If you’re confused about which sparkling wine to buy for Christmas, don’t worry. You’re in good company. Even our top wine judges can’t make sense of the increasing array of sparkling wines available to us.
It’s clear from the results of the 1993 ACI National Wine Show of Australia, announced here in Canberra two weeks ago, that the judges, including a Chairman who presides over the biggest sparkling wine cellar in the southern hemisphere, cannot pick $10 bubblies from $20 bubblies on the tasting bench.
The Kit Stevens Trophy for best bottle-fermented sparkling wine was awarded to Killawarra Premier Vintage Brut 1990, a very rich, sparkling white burgundy style retailing widely at $9 to $11 a bottle. It was the top-scoring wine in its class of 37 mostly more expensive wines and went on to win the trophy in a taste off against gold medal winners from other classes.
In its own class, this modestly-priced bubbly vanquished, amongst others, both the 1989 and 1990 vintages of Salinger ($27), Hardy Classique Cuvee Pinot Chardonnay 1990 ($28), Andrew Garrett Randall Pinot Chardonnay 1989 ($18), Yalumba ‘D’ 1990 ($27), Yellowglen Cuvee Victoria 1990 ($27), and Yellowglen Vintage Brut 1990 ($20).
Taken at face value, the results should send us sprinting, wallets and purses open, to the nearest retailer. Alternately, we could see the results as erratic – simply more evidence that the notion of awarding points out of 20 to each wine in a big line up and producing any meaningful result is nonsense. Accept that last proposition, and we have to wonder about the future of wine shows.
The result certainly must puzzle the Penfold Wine Group. It provided 22 of the 37 wines in the class. Yet two vintages of the wine it regards as the company’s flagship methode champenoise, Salinger, fared poorly considering its retail price of around $27. The 1989 scored just 43 points out of 60 (an aggregate of three judges awarding points out of 20) while the 1990 earned a silver medal with 51 points.
My own hunch, and we see this over and again at wine shows, is that judges tend to note fuller, richer wines, while glossing over more elegant, restrained entries. So what we end up with from the judges is not an absolute, objective measure of quality but a simple vote of personal preference, based on sniffing, sipping, and spitting a lot of wines in a short period of time.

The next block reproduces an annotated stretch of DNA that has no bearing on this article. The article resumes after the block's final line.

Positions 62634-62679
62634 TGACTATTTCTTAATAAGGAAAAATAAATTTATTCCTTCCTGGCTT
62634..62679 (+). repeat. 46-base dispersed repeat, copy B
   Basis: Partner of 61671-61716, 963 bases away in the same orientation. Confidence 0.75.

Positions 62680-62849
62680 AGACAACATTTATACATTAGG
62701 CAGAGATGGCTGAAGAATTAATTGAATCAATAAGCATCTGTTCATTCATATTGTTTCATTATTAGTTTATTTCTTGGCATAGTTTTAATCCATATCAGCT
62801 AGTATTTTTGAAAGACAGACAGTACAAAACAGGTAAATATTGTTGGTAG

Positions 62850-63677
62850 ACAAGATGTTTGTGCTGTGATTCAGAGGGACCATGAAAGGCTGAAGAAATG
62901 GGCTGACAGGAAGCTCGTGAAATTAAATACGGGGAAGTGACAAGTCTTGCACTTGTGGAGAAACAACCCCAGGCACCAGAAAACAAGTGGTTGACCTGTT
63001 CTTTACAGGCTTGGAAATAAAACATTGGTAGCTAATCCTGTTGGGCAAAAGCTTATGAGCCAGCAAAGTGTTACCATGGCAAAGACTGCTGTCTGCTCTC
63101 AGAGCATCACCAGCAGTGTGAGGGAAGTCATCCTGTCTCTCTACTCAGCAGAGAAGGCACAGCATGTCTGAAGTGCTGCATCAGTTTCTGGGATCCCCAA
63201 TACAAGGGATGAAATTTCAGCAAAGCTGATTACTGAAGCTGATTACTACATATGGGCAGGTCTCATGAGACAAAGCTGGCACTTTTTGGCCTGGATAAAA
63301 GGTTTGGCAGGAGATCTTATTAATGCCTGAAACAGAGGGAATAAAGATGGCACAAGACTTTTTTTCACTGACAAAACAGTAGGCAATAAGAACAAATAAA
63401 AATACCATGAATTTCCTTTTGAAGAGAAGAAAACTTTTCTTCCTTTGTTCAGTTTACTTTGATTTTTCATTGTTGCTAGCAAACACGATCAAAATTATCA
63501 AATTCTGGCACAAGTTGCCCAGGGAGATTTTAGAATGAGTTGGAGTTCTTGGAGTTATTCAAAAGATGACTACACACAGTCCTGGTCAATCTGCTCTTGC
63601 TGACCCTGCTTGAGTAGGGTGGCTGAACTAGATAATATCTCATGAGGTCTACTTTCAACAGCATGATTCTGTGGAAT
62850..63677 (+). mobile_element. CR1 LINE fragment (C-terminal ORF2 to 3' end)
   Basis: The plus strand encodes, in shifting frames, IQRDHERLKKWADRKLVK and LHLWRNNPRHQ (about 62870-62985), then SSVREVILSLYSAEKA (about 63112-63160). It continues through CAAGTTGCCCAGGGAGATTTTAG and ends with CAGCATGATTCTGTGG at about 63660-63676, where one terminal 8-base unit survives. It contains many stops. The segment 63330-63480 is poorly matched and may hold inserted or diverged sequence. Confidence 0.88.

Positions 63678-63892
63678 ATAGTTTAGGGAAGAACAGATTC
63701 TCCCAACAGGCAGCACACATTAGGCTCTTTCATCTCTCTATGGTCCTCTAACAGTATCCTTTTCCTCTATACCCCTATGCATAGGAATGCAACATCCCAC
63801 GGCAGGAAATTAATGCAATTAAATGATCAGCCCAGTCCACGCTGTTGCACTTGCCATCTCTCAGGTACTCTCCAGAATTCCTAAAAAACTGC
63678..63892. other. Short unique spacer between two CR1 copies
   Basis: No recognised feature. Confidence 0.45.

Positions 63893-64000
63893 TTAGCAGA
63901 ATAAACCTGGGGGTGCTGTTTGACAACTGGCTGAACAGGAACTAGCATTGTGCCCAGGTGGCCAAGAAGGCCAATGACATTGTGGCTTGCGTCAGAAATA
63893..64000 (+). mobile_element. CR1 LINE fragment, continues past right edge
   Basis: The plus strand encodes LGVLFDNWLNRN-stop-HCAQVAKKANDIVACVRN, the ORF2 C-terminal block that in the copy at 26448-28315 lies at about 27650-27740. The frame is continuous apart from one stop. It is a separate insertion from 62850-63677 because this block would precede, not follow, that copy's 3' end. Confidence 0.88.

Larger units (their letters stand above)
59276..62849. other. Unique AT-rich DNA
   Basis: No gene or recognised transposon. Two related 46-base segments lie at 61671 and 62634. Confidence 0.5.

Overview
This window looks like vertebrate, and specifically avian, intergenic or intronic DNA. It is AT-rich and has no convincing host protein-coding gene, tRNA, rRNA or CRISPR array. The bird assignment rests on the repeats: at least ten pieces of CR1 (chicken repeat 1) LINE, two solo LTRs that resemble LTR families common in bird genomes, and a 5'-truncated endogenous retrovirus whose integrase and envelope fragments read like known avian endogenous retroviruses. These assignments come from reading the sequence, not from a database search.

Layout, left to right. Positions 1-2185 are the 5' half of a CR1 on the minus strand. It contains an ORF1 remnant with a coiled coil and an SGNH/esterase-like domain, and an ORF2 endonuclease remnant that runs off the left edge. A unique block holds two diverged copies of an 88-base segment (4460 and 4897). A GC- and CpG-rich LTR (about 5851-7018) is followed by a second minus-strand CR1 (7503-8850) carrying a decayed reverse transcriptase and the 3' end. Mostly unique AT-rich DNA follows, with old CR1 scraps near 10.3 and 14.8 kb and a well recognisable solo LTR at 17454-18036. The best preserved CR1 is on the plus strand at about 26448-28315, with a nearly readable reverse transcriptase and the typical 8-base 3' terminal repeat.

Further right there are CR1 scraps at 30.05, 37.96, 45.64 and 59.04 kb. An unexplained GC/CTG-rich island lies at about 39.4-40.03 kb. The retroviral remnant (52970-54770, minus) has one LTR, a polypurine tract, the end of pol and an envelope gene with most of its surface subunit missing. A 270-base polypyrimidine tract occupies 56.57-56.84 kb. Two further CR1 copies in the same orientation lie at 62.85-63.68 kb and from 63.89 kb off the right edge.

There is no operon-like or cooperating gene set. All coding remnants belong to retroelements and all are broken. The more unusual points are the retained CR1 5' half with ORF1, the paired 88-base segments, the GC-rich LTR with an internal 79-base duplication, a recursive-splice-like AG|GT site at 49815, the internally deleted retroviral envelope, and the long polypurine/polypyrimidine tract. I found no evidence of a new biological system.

The fact that judges cannot split cheap bubblies from expensive ones also highlights a growing homogeneity. Very few of the sparkling wines entered in premium classes in our wine shows are made from anything other than pinot noir, chardonnay and pinot meunier, the varieties used by the French in the Champagne region.
Entering a wine based on semillon, riesling, chenin blanc, or ondenc in one of these classes is the kiss of death, not because of poor quality but simply because they’d be different. Anything that stands out in a wine show is usually cut down.
Why do our sparkling-wine makers use such a narrow palate of grapes in the better sparkling wines? In white table wine we enjoy the varied flavours of chardonnay, semillon, sauvignon blanc, chenin blanc, riesling, traminer and several other lesser varieties. But for bubbly we’ve stuck with the classics.
I think the answer is partly that the classics make good bubbly and partly that the show system tends to perpetuate fashions. At the moment only pinot-chardonnay blends win gongs, so almost everyone makes pinot-chardonnay bubblies. It’s a hard cycle to break into, despite ample evidence world wide that pinot-chardonnay blends are not the be-all and end-all of sparkling wine.
Germans make exquisite Sekt from the riesling grape; French vignerons in Vouvray (Loire Valley) offer superb, long-lived bubblies from chenin blanc; in Piedmont there’s the delicious and sweet Asti spumante from the local moscato grape; and throughout Italy drinkers enjoy bubblies made from a multitude of grapes unknown in Australia. (One that struck me was a verdicchio/garganega blend). And, of course, the Spanish make terrific bubbly from a pot pourri of grapes.
In Australia we can still taste the unique flavour of ondenc in Seppelts Hans Irvine blend; the richness of semillon in JY Tulloch Hunter Cuvee Brut (the judges gave it the thumbs down); and the fruity delicacy of Clare Valley Rhine Riesling in Brian Croser’s Pine Ridge Brut NV (Croser doesn’t bother to show it. He knows the judging system too well).
Unfortunately, we won’t see many of the world’s more interesting bubblies this Christmas. And if we were, we probably couldn’t afford them. For wine drinkers the banana republic is here as our weak dollar diminishes the choices available to us. For variety, then, be bold. Forget what the judges think and follow your own palate. There’s no reason to believe their opinions are better than yours or mine.